Dan River Year Program Keeping Graduates in Danville

Danville, VA - One of the biggest challenges in Danville has been recruiting and retaining young people after they graduate from college.

A new program at the Danville Regional Foundation is hoping to fix the trend by bringing in recent graduates to live and work in the area.

Each participant spends ten months working 25 hours a week at one of Danville's many non-profits. At the end, they take away great work experience and a better sense of what Danville has to offer.

Rachel Covington is a Danville Regional Foundation fellow working with the Dan River Year program.

"We have a brain drain basically. People graduate high school, they go to college and they don't come back," Covington said.

Like a few of the participants, Rachel is from the Southside area but left after high school in search of more opportunities.

"[I] kind of stayed away from Danville. Never thought I'd come back here, but this job has really opened my eyes and given me a new perspective, which is kind of the goal of the DR Year Program," Covington said.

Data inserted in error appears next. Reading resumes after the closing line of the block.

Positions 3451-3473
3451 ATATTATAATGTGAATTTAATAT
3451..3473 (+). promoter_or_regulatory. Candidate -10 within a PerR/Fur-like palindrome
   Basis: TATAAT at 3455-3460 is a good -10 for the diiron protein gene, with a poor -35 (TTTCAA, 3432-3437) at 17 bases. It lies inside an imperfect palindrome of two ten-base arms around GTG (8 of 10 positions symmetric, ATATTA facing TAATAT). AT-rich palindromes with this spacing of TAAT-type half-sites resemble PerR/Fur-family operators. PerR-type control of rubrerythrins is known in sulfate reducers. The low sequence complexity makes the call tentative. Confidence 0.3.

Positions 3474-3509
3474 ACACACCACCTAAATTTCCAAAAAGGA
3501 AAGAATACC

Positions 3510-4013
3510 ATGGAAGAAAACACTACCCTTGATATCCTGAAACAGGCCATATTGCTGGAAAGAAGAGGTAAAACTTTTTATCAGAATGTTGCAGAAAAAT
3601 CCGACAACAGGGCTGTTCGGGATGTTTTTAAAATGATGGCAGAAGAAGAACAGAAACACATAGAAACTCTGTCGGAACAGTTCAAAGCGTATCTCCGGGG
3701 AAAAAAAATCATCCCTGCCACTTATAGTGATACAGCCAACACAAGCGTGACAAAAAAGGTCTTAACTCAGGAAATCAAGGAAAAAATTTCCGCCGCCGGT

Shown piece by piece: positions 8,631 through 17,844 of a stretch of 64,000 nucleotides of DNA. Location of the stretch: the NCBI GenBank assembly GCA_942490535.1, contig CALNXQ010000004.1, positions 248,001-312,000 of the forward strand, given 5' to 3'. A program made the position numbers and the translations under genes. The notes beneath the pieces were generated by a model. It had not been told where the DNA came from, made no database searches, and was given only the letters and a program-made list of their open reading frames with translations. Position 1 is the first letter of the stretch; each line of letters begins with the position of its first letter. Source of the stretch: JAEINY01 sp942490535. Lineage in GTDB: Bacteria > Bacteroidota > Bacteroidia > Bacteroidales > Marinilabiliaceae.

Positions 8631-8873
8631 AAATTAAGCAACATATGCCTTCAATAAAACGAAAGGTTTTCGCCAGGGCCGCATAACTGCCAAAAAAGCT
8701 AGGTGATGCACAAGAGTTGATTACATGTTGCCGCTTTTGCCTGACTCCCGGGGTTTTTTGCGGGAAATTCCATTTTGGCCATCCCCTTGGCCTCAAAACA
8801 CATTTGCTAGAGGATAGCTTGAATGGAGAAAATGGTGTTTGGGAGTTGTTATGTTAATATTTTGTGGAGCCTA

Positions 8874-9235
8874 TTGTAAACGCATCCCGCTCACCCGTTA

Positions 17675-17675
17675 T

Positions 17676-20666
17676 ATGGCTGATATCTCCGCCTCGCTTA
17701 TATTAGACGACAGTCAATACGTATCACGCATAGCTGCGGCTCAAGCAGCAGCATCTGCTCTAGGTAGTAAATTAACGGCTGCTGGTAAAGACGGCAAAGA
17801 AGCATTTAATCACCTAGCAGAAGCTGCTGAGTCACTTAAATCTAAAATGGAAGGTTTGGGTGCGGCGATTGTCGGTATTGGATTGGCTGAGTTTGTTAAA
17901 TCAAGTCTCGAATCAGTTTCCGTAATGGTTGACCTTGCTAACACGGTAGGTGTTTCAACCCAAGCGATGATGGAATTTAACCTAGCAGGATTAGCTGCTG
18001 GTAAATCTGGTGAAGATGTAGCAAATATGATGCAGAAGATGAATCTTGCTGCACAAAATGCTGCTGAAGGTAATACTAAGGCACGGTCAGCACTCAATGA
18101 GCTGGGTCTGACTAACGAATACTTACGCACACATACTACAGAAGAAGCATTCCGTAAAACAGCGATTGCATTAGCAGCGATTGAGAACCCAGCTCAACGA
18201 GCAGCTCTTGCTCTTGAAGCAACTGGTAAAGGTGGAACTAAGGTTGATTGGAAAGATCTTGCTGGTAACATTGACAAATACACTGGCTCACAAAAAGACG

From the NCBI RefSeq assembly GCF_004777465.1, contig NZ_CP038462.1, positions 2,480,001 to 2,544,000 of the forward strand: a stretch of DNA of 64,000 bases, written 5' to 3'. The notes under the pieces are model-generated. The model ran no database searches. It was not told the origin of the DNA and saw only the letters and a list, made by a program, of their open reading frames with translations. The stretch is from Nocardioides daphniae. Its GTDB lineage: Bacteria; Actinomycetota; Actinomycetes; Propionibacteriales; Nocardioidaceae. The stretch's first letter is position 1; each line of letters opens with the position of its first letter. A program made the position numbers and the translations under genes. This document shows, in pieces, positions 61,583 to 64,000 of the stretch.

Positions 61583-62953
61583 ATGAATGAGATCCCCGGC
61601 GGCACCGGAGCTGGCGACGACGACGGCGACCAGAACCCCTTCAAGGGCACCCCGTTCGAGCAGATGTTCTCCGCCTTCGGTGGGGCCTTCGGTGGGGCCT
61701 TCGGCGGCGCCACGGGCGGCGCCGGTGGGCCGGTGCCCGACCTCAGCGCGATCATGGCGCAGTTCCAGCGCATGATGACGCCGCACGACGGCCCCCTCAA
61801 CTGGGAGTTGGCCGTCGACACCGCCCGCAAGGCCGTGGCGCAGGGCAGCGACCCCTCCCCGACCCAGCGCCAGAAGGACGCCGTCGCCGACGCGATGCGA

Eight year agents are currently working at non-profit organizations throughout the city, doing everything from event planning to PR. Some of them came from as far away as China.

The agents get to see what Danville has to offer, but it's also a way for city officials to see why they need these young professionals.

"It gives Danville a chance to be vibrant and creative. Young people bring out that excitement," said Year Agent Justin Ferrell.

The agents say they already have big plans for where this experience will take them.

"I'm looking forward to participating in the Duke Non-Profit Certificate Training program. I think that will really make me marketable to non-profits in the area in terms of future employment," said Year Agent Emily Holder.

When the program is over, some of the agents may stay and some may leave, but Covington says the impact of their work will leave lasting effects on our community.

"Eight passionate, enthusiastic young people here for ten months doing work in the community. So, it's a great experience for everyone. Hopefully they stay, but even if they don't it's still a huge advantage," Covington said.

This is the foundation's second year having the program and they have two cycles of participants per year. They will be bringing in their next group in January. Applications are due October 18.

To apply, or for more information, click here.